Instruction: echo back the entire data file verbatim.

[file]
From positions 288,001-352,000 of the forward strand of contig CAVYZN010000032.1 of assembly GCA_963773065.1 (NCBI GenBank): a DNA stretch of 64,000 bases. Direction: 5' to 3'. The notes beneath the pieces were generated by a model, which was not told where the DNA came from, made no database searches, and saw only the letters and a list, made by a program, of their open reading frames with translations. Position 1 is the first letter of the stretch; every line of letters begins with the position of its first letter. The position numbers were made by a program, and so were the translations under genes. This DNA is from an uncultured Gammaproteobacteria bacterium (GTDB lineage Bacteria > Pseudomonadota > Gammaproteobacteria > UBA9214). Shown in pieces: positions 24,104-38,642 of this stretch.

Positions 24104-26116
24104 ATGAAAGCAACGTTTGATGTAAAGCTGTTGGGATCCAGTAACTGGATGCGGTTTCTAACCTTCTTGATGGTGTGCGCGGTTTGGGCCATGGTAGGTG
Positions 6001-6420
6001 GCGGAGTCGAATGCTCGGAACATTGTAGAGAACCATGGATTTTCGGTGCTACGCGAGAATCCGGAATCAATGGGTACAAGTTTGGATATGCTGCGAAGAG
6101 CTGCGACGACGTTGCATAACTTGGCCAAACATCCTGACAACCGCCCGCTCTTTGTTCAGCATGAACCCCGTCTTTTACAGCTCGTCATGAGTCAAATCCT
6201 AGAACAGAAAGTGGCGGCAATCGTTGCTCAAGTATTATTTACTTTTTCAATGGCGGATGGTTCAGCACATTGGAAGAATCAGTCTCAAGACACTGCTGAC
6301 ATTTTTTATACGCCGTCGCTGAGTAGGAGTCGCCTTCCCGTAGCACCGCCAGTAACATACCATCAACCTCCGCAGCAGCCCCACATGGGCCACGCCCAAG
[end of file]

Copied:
From positions 288,001-352,000 of the forward strand of contig CAVYZN010000032.1 of assembly GCA_963773065.1 (NCBI GenBank): a DNA stretch of 64,000 bases. Direction: 5' to 3'. The notes beneath the pieces were generated by a model, which was not told where the DNA came from, made no database searches, and saw only the letters and a list, made by a program, of their open reading frames with translations. Position 1 is the first letter of the stretch; every line of letters begins with the position of its first letter. The position numbers were made by a program, and so were the translations under genes. This DNA is from an uncultured Gammaproteobacteria bacterium (GTDB lineage Bacteria > Pseudomonadota > Gammaproteobacteria > UBA9214). Shown in pieces: positions 24,104-38,642 of this stretch.

Positions 24104-26116
24104 ATGAAAGCAACGTTTGATGTAAAGCTGTTGGGATCCAGTAACTGGATGCGGTTTCTAACCTTCTTGATGGTGTGCGCGGTTTGGGCCATGGTAGGTG
Positions 6001-6420
6001 GCGGAGTCGAATGCTCGGAACATTGTAGAGAACCATGGATTTTCGGTGCTACGCGAGAATCCGGAATCAATGGGTACAAGTTTGGATATGCTGCGAAGAG
6101 CTGCGACGACGTTGCATAACTTGGCCAAACATCCTGACAACCGCCCGCTCTTTGTTCAGCATGAACCCCGTCTTTTACAGCTCGTCATGAGTCAAATCCT
6201 AGAACAGAAAGTGGCGGCAATCGTTGCTCAAGTATTATTTACTTTTTCAATGGCGGATGGTTCAGCACATTGGAAGAATCAGTCTCAAGACACTGCTGAC
6301 ATTTTTTATACGCCGTCGCTGAGTAGGAGTCGCCTTCCCGTAGCACCGCCAGTAACATACCATCAACCTCCGCAGCAGCCCCACATGGGCCACGCCCAAG